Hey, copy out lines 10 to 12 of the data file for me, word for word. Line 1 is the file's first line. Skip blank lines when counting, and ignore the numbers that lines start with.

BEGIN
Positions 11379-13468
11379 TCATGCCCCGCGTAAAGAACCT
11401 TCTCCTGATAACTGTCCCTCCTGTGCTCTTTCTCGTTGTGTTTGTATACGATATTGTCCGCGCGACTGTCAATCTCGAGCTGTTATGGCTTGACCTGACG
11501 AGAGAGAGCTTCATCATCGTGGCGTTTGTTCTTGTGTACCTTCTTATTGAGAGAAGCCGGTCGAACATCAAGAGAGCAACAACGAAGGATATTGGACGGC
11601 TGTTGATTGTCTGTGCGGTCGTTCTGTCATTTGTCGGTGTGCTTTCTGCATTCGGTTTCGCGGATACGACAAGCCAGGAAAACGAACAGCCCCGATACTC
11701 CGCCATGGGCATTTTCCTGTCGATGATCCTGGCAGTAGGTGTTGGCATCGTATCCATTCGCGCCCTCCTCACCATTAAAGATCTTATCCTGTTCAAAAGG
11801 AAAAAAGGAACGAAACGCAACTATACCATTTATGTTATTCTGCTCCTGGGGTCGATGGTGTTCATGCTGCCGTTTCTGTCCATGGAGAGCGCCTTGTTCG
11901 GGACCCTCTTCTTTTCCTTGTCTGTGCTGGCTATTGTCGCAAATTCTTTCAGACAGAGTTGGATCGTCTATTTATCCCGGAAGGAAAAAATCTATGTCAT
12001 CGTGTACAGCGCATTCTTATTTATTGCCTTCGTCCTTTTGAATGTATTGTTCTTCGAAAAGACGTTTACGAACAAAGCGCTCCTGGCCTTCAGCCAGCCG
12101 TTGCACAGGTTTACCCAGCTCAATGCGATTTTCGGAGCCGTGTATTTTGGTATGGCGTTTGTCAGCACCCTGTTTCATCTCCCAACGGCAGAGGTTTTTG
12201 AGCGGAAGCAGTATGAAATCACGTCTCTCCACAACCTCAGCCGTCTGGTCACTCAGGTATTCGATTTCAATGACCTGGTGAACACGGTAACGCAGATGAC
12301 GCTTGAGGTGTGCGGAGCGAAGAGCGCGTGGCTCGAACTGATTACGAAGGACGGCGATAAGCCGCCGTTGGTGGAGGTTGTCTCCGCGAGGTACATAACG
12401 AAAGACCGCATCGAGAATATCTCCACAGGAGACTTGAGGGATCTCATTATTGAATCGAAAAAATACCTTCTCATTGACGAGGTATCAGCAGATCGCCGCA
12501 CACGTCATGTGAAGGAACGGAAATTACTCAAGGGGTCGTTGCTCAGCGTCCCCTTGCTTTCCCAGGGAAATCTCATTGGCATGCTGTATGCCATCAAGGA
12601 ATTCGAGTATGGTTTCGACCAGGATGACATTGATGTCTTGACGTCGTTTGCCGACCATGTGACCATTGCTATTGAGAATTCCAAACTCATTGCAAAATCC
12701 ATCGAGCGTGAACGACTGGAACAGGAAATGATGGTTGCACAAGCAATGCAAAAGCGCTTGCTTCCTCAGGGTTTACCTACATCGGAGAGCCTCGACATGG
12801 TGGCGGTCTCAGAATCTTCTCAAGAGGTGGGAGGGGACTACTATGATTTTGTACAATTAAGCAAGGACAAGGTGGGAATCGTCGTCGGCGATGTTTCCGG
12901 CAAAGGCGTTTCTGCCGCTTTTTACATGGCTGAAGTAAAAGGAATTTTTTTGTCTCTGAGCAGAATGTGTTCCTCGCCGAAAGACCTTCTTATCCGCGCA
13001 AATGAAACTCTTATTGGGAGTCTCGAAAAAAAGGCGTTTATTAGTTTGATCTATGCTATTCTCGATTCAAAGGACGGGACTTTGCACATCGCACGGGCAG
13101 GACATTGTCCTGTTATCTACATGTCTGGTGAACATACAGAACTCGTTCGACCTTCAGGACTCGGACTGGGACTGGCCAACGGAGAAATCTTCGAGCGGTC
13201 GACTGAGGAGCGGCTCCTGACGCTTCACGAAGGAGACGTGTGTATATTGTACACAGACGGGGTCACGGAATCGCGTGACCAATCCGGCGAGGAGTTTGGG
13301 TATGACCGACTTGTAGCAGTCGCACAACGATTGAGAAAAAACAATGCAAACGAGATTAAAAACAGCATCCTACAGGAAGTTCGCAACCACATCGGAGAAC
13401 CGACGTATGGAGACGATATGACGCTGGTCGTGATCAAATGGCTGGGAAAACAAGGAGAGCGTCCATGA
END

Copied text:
12101 TTGCACAGGTTTACCCAGCTCAATGCGATTTTCGGAGCCGTGTATTTTGGTATGGCGTTTGTCAGCACCCTGTTTCATCTCCCAACGGCAGAGGTTTTTG
12201 AGCGGAAGCAGTATGAAATCACGTCTCTCCACAACCTCAGCCGTCTGGTCACTCAGGTATTCGATTTCAATGACCTGGTGAACACGGTAACGCAGATGAC
12301 GCTTGAGGTGTGCGGAGCGAAGAGCGCGTGGCTCGAACTGATTACGAAGGACGGCGATAAGCCGCCGTTGGTGGAGGTTGTCTCCGCGAGGTACATAACG